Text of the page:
The second phase of Rajapaksa rule has commenced under President Gotabaya Rajapaksa. There will be both continuity and change in this “new” Rajapaksa regime under Gota. The votes harvested by Gotabaya at presidential hustings were due to combined efforts of the Rajapaksa clan, the SLPP and its allies and also organisations like Viyathmaga and “Eliya” launched by Gota. If the 2010 success was due to war victory euphoria, the 2019 triumph is due to a protest vote against the Sirisena-Wickremesinghe regime and the yearning among ordinary people for security and economic upliftment. Gota has projected himself cleverly as both an agent of change and extension of Rajapaksa rule to achieve success.
19th Constitutional Amendment
Gotabaya has pledged to transform the political culture of Sri Lanka. He has been in power as President only for two weeks. Moreover, the powers of executive presidency have been clipped to some extent by 19A. That lesson is sinking in slowly. An exultant Gota said earlier he would be Defence Minister without realising perhaps the limits imposed by 19A. Subsequently, elder brother Chamal has been appointed State Minister of Defence.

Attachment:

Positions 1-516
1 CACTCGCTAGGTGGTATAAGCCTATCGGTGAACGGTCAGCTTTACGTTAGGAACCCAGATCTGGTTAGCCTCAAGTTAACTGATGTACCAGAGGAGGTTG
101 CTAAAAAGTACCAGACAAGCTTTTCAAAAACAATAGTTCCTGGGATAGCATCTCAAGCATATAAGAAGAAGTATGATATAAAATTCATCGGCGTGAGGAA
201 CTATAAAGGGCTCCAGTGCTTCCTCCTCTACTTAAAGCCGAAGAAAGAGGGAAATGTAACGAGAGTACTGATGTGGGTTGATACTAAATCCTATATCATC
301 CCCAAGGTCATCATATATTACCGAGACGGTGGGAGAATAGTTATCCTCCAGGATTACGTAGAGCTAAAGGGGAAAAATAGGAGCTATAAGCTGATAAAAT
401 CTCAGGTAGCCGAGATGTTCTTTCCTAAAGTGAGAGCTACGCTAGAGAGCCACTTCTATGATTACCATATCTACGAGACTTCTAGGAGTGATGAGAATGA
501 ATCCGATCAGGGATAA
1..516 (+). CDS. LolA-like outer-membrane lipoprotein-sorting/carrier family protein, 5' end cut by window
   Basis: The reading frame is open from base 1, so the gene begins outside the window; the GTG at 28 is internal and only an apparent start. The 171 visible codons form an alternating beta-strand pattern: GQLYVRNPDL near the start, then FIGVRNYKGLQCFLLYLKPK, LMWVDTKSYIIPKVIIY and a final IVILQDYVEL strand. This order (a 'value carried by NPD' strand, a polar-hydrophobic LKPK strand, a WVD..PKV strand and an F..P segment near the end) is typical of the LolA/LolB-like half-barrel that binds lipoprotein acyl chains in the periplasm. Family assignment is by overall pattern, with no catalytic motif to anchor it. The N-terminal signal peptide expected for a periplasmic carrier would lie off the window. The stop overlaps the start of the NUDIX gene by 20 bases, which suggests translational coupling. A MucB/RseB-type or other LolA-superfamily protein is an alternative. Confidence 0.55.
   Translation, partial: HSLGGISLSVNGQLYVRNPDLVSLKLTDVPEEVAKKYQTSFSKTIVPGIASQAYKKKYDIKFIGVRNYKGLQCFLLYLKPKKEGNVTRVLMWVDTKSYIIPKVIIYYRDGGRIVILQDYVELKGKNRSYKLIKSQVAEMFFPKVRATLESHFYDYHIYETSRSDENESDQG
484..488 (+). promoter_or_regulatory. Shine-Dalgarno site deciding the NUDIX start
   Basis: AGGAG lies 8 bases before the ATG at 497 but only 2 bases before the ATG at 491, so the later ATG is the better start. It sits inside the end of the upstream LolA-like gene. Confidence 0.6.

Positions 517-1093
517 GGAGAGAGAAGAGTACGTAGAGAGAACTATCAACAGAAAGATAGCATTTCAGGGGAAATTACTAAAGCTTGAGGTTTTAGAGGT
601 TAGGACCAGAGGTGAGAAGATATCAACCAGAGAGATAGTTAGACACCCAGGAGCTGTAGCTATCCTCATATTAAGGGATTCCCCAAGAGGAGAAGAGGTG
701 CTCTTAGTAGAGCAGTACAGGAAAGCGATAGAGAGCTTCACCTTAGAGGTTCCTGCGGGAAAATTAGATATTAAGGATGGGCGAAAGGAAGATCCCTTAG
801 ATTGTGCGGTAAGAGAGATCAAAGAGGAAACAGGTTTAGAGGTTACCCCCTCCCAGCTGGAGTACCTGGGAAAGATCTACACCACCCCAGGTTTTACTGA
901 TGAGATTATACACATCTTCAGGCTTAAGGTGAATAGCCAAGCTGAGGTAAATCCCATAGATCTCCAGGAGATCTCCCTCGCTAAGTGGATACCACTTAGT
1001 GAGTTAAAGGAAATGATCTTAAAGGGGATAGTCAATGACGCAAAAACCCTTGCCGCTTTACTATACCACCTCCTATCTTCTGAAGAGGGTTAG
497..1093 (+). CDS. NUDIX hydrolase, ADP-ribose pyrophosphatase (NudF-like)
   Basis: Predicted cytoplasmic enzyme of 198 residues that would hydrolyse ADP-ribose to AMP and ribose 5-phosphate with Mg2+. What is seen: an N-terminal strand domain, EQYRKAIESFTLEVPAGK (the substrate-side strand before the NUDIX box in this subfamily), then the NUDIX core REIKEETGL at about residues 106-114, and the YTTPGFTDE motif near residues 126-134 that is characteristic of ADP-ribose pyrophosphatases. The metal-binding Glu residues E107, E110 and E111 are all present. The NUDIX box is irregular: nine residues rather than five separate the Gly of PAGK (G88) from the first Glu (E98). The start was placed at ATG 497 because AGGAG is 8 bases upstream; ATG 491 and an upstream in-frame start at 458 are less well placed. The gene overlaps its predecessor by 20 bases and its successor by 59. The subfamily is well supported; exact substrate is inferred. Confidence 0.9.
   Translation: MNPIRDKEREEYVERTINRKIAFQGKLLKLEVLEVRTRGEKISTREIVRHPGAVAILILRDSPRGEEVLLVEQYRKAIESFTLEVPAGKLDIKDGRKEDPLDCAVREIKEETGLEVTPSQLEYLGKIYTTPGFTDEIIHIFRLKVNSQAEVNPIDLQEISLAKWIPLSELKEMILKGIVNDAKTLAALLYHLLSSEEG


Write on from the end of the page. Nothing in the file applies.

Another aspect of 19A was in the appointment of ministers’ sphere. The role of the Prime Minister has been enhanced considerably in this exercise though the actual appointment is yet in the President’s hands. Initially, it was said Gota wanted a small Cabinet of Ministers. It was also said persons facing charges in court would not be made ministers. Sixteen ministers including PM Mahinda were appointed in keeping with the small Cabinet proposal.